“If you think that you are called to keep a largely worldly organization, miscalled a church, going, with infinitesimal doses of innocuous sub-Christian drugs or stimulants, then the only help I can give you is to advise you to give up the hope of the ministry and go and be a street scavenger; a far healthier and more godly job, keeping the streets tidy, than cluttering the church with a lot of worldly claptrap in the delusion that you are doing a job for God.  The pastor is called to feed the sheep, even if the sheep do not want to be fed.  He is certainly not to become an entertainer of goats. Let goats entertain goats, and let them do it out in goatland.  You will certainly not turn goats into sheep by pandering to their goatishness.  Do we really believe that the Word of God, by His Spirit, changes, as well as maddens men?  If we do, to be evangelists and pastors, feeders of sheep, we must be men of the Word of God.”

The sad reality is that many churches in our country are led by ministers who peddle the word or who seek to satisfy itching ears. If the church was serious about what God has entrusted to her in His word, what would happen around us? We don’t know the answer to that question, because so few ministers have ministries marked by Spirit-empowered biblical exposition. This was just as true in the apostolic age as it is today. The Apostle Paul said of Timothy:

“I hope in the Lord Jesus to send Timothy to you soon, so that I too may be cheered by news of you. For I have no one like him, who will be genuinely concerned for your welfare. For they all seek their own interests, not those of Jesus Christ. But you know Timothy’s proven worth, how as a son with a father he has served with me in the gospel” (Phil. 2:19–22).

What will happen to America in this cultural moment? Only God knows. Will He bring this country to an end in a blaze of judgment? Perhaps. We certainly deserve that. Will our children grow up under oppressive government regimes like so many in other countries on the face of the earth? Maybe. That is certainly a very real possibility. Should we be training them to be Preppers, ready to live in caves and dens? There is certainly nothing wrong with knowing how to survive. However, this is not what we should be aiming for above all.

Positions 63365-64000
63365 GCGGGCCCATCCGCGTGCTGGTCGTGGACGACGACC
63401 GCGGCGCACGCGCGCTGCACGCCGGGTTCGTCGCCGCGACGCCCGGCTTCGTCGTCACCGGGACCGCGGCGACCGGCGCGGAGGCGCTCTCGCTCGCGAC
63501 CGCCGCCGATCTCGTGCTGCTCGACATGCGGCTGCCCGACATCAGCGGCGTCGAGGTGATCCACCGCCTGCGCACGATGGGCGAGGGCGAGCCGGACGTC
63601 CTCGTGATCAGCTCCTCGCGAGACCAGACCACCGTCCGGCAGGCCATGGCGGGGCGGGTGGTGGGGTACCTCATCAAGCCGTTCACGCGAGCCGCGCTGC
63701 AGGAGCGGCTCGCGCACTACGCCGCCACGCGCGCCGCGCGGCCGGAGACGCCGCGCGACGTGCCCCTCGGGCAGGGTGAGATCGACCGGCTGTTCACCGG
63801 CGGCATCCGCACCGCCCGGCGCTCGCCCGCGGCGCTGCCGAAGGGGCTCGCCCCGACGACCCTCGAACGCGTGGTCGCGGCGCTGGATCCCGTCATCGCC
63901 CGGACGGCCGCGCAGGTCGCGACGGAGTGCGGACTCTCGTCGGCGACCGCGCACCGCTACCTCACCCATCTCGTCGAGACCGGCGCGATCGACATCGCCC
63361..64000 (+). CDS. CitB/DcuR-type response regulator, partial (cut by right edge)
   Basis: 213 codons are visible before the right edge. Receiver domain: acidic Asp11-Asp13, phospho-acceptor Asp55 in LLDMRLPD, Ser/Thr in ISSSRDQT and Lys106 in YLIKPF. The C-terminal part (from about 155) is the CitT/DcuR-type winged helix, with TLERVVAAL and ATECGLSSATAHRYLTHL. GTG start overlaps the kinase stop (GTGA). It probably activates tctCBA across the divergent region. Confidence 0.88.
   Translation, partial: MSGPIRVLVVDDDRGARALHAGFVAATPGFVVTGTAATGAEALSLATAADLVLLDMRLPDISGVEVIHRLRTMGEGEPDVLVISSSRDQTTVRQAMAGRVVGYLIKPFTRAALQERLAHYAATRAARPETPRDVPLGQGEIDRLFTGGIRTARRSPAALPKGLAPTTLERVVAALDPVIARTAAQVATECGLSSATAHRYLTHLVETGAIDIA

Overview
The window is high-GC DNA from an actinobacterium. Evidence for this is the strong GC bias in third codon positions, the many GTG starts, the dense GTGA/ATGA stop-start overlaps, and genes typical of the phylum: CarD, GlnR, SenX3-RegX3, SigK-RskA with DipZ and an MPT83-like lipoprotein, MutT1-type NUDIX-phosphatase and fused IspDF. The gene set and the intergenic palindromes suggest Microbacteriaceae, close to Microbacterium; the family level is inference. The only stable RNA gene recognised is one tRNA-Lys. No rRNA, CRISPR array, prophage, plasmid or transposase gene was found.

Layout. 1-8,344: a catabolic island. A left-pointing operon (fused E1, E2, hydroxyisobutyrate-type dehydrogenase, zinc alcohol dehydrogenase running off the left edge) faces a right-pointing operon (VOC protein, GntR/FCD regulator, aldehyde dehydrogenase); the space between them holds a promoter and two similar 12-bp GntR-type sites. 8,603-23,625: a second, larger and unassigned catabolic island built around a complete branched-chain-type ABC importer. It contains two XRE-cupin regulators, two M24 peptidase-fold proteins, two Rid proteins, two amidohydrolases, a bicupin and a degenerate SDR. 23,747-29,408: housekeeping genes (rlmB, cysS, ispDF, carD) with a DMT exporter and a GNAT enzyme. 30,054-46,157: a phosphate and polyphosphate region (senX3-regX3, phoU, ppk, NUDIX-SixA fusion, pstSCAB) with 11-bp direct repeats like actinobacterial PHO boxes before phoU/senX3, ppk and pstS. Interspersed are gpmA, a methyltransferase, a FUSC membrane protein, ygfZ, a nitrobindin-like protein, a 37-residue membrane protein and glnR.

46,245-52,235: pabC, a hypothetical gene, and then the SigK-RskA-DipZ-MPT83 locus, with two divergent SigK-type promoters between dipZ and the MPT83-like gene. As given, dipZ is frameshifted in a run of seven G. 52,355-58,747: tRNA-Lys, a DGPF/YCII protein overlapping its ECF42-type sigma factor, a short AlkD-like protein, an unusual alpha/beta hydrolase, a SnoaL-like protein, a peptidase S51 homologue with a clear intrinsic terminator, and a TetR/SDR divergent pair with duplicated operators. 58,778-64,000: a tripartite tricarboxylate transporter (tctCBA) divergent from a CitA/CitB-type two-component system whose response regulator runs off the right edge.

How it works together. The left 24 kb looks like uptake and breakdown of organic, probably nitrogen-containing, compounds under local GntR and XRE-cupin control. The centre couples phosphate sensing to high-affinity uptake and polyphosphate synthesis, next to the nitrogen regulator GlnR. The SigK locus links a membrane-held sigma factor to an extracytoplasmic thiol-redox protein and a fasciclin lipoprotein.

Above all else, we should remember that our God has promised to send His word out in order to redeem His people. We should confidently hold forth Christ and Him crucified, while calling men and women to repent and believe the gospel. As Joel said, “Who knows whether he will not turn and relent and leave a blessing behind Him” (Joel 2:14). Our God may send revival if His ministers and people faithfully called on Him and proclaimed His word. However, this cultural moment will result in revival will only come if ministers of the gospel stop peddling the word of God in the pulpits, and if believers get busy reaching out to their unchurched and unregenerate neighbors with the hope of the gospel. We should commit to praying that God would be merciful and would advance His kingdom–sending out His light and His truth to lead those around us to the Savior.

 

This article about the cultural moment for revival originally appeared here, and is used by permission.

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Rev. Nicholas T. Batzig is the organizing pastor of New Covenant Presbyterian Church in Richmond Hill, Ga. Nick grew up on St. Simons Island, Ga. In 2001 he moved to Greenville, SC where he met his wife Anna, and attended Greenville Presbyterian Theological Seminary.